Dr Preetam Singh of IIT Banares has invented a method for producing hydrogen and an assortment of other fuels, such as liquefied natural gas, bio-charcoal, and dry-ice. Some details of this technology have been captured in this article of the Business Line newspaper. Basically, Dr Singh’s process is a novel, fractionation process that produces biofuels from agri and forest waste. A more detailed description of the process is given at the end of this article, but the heart of the process is a reactor he has invented, which he calls TAD, for Thermally accelerated Anaerobic Digestion. For every kilo of biomass you put in, you get 40 grams of hydrogen, 170 grams of methane, 300 grams of bio-coal and 420 grams of carbon dioxide which can be converted into a saleable produce called dry-ice.
The most significant part of the story is, using this process, Preetam Singh says you can produce ultra pure hydrogen at a price of $ 5 a kg (Rs 375), which is the target price globally—Preetam Singh has already achieved it. Ultra pure hydrogen sells in the market for Rs 2,000 a kg. Apart from hydrogen, you also get other valuable products. Since you can buy agri residue for Rs 5-10 a kg, the economics of it are compelling.
Now, Preetam Singh’s company, Biezel Green, is calling for partners to put up hydrogen and biofuels plant. His pitch to entrepreneurs is as follows:
- The offer is 50 per cent stake for financial investment in the plant. A 15-tpd plant will cost about Rs 15 crore. Net profit will be at least Rs 10 crore a year; the partner will get half of it.The payback period, therefore, is 3 years.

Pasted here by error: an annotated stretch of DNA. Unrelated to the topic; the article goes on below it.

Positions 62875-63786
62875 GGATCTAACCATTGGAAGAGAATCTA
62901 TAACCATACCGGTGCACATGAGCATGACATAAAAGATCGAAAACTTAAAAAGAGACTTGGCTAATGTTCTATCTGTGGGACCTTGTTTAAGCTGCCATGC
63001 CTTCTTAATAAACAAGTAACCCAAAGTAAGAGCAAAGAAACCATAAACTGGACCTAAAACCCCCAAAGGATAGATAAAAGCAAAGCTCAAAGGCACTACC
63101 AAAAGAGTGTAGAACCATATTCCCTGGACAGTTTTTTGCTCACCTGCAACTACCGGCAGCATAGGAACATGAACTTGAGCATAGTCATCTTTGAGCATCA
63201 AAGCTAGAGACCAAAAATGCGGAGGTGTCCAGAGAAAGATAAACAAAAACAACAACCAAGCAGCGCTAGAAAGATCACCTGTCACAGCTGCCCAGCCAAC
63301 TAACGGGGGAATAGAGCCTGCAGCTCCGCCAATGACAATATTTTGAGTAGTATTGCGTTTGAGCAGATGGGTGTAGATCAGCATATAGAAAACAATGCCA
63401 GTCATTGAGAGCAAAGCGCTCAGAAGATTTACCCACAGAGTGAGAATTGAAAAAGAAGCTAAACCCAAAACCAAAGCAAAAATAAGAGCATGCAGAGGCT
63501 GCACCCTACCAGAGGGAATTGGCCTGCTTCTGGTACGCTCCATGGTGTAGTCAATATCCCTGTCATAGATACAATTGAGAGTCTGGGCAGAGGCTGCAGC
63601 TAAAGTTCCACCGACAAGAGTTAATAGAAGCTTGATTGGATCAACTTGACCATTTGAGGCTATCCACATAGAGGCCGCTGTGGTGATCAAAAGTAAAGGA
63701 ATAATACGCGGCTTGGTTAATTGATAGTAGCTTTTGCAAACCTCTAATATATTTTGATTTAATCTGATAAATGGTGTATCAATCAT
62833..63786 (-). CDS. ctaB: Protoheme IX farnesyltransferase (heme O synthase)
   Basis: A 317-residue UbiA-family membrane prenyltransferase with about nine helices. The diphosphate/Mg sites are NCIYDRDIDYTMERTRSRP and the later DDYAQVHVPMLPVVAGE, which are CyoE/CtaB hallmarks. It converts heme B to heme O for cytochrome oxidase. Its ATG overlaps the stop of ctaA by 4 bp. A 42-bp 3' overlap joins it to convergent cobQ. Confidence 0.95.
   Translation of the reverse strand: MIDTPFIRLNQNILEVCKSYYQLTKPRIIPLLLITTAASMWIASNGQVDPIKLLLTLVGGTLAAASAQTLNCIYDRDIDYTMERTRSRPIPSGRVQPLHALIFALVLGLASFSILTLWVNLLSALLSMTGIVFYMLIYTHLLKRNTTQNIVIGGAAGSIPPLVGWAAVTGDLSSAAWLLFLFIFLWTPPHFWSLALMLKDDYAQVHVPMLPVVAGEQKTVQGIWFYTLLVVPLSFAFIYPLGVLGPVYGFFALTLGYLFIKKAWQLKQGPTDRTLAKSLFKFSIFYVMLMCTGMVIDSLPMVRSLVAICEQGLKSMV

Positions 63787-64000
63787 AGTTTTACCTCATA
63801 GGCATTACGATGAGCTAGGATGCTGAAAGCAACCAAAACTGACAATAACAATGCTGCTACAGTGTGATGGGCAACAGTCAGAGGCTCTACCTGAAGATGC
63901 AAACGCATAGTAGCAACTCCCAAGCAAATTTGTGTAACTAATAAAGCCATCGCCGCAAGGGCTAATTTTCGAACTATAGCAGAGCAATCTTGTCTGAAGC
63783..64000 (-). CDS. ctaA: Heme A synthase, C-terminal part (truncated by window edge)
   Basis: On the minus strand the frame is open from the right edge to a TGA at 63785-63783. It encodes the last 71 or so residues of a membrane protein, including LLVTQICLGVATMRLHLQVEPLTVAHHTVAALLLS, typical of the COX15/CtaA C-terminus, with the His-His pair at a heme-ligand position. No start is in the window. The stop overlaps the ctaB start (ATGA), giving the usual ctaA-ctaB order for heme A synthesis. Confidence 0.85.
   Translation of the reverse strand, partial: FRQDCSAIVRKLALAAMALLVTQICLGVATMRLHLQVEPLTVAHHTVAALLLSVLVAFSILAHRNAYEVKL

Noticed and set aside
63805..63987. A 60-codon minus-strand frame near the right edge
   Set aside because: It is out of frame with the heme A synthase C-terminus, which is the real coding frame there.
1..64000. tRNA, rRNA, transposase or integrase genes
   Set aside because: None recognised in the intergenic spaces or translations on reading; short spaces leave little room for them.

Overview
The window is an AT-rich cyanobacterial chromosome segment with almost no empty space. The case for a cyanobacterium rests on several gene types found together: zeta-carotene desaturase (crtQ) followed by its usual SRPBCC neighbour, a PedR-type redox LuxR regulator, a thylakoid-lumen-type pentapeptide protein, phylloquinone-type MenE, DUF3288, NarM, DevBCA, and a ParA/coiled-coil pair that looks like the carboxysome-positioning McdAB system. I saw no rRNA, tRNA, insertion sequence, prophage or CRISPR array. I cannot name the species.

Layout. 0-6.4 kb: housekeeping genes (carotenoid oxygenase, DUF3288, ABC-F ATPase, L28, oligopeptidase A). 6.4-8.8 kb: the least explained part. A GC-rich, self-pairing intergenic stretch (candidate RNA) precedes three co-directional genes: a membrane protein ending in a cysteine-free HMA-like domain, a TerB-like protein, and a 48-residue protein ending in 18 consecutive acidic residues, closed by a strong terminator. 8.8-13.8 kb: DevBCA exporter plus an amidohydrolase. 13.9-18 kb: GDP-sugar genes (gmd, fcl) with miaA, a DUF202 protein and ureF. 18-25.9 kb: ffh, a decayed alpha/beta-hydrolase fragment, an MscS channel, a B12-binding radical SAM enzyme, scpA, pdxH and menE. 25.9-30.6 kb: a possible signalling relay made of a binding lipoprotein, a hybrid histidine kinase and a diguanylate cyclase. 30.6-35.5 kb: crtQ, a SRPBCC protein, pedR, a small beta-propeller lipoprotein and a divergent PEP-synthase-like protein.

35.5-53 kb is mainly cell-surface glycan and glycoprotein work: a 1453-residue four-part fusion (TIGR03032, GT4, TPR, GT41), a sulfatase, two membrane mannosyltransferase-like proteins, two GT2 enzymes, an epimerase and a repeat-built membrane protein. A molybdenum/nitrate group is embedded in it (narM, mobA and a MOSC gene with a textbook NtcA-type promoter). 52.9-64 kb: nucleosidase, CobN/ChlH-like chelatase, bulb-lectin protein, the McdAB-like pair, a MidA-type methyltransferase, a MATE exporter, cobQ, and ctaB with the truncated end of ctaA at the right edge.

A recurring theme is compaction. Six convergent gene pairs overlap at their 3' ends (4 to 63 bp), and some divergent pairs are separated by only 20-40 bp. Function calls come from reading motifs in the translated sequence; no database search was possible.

- There will be no transfer of technology. Biezel Green will put up the plant, maintain it and will be responsible for the production. It will help in marketing, but selling is really not a problem because there is good demand for all the products. The financial partner will bring in funds and run the company.
There is no fixed number of joint ventures Biezel Green will form, there will be many joint ventures, perhaps a few in each region.
Biomass that is put into the TAD reactor burns under very carefully controlled temperature and pressure, which is the secret of the technology. The exhaust from TAD contains CO2, hydrogen, methane, carbon particles and bio-tar. At lower temperatures (in the beginning of the process) the majority of CO2 comes out as O-C-O and C-O, which is easy to break. When CO2 flow becomes low, then methane formation occurs followed by dissociation of C-H bonds, releasing hydrogen. Along the line, formation of carbon particulates and bio-tar also occurs in traces, which is why the direct exhaust of the TAD reactors first goes through water-cooled jackets for precipitation of bio-tar, carbon particulates and moisture. Then, the exhaust travels through different carbon filters for complete capture of carbon particles and moisture. Now, the exhaust containing CO2, hydrogen and methane, goes through an online scrubber, which separates CO2 from other substances. In the end, you get 75-80 per cent hydrogen, 19-24 per cent methane, and traces of heavy hydrocarbons—which, as a proportion of the input biomass translates to 3-4 per cent of hydrogen, 14-17 per cent methane, 28-30 per cent bio-coal, 42-44 per cent of CO2 and moisture and carbon particulates.
For further details, contact:
Dr Preetam Singh, Associate Professor, IIT BHU: email@example.com
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